It would be really great to see some approach to overcome these scenarios.

Thanks in Advance

Sridhar J

Adam Brown said...

Sridhar et al, some of the questions you ask are answered in my video. You can find this on the homepage at
The video demonstrates QTest which is developed by Qutoium who bought Cyrano who developed OpenSTA. In fact some of the developers of OpenSTA worked on QTest. Hope this is of some use.

Anonymous said...

Can anyone tell me that what is the performance of "Neo Load" Testing tool for stress testing ??

vishalg said...

I am doing masters in comp sci.
Can anyone tell me how to measure the performance of an appserv only?

Phillip said...

Web developers should always be performance testing their sites. New cloud load testing tools are making it cheap enough for all of us independent consultants.

Prince said...

Can you please tell me the difference between Emulator and Simulator.

Anonymous said...

@prashant: NeoLoad is a good load, performance and stress testing tool. You can try it for free.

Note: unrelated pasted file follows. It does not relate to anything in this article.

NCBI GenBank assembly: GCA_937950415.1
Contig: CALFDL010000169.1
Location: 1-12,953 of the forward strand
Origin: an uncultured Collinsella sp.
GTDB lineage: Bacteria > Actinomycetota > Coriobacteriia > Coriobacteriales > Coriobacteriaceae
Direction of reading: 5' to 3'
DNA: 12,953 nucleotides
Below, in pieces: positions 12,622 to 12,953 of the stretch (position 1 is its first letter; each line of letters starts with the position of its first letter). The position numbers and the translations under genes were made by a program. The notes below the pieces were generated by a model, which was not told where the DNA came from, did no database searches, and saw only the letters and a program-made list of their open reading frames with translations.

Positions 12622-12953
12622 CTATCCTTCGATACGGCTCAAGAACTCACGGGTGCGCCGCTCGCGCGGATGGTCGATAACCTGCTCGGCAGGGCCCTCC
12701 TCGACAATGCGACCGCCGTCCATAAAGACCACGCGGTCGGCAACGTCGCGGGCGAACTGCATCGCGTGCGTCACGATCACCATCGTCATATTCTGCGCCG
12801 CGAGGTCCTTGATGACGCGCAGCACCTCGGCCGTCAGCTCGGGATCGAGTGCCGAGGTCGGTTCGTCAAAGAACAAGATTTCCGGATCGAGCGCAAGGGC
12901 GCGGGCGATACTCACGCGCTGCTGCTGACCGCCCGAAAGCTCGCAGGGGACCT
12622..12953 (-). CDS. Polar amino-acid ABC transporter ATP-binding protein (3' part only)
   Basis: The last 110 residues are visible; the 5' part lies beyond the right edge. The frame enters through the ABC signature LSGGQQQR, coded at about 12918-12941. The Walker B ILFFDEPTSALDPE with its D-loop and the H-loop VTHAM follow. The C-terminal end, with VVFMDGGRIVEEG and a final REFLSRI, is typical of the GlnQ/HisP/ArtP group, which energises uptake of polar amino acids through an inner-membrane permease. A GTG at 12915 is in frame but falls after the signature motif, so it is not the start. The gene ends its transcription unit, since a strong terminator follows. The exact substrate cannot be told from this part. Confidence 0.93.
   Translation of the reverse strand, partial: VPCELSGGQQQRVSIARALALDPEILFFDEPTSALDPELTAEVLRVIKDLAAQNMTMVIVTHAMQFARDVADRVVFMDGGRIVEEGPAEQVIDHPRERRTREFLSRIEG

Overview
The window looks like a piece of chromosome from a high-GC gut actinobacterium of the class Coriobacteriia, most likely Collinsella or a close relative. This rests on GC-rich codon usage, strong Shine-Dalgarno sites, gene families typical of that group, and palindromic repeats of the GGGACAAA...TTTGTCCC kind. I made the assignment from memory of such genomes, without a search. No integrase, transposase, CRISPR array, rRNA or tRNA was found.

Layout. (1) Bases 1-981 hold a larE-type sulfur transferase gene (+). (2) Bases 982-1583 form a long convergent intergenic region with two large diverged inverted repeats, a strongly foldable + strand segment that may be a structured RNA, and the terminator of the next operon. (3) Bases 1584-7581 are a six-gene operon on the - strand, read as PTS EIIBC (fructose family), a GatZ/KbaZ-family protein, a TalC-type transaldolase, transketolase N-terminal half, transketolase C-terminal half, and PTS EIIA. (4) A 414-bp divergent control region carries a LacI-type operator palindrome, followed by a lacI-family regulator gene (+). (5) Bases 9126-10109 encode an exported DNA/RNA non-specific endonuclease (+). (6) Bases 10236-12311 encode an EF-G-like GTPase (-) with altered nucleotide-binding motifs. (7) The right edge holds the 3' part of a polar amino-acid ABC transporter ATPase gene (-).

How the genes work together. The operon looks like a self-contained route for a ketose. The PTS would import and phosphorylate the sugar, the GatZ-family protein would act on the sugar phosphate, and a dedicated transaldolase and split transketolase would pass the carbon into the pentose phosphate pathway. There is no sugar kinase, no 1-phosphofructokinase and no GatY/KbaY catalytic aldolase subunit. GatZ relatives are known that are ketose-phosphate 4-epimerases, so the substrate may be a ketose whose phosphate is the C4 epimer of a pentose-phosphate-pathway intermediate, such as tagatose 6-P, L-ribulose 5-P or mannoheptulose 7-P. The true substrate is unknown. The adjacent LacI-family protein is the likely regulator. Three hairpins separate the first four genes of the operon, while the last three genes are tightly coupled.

Adam Brown said...

Prince - in software testing terms an emulator is usually some software that is used to represent a physical device such as a mobile phone or other device with embedded software. These emulators are used to run applications that would usually run on the emulated device. Because an emulator will run on a PC then PC based software testing tools can be used to test the embedded device albeit an emulated embedded device.
A simulator would typically simulate the output of something else. For example a load testing tool like QTest ( would capture the traffic from a real application or device like an iPhone or emulated application and then replay it thereby simulating the client application.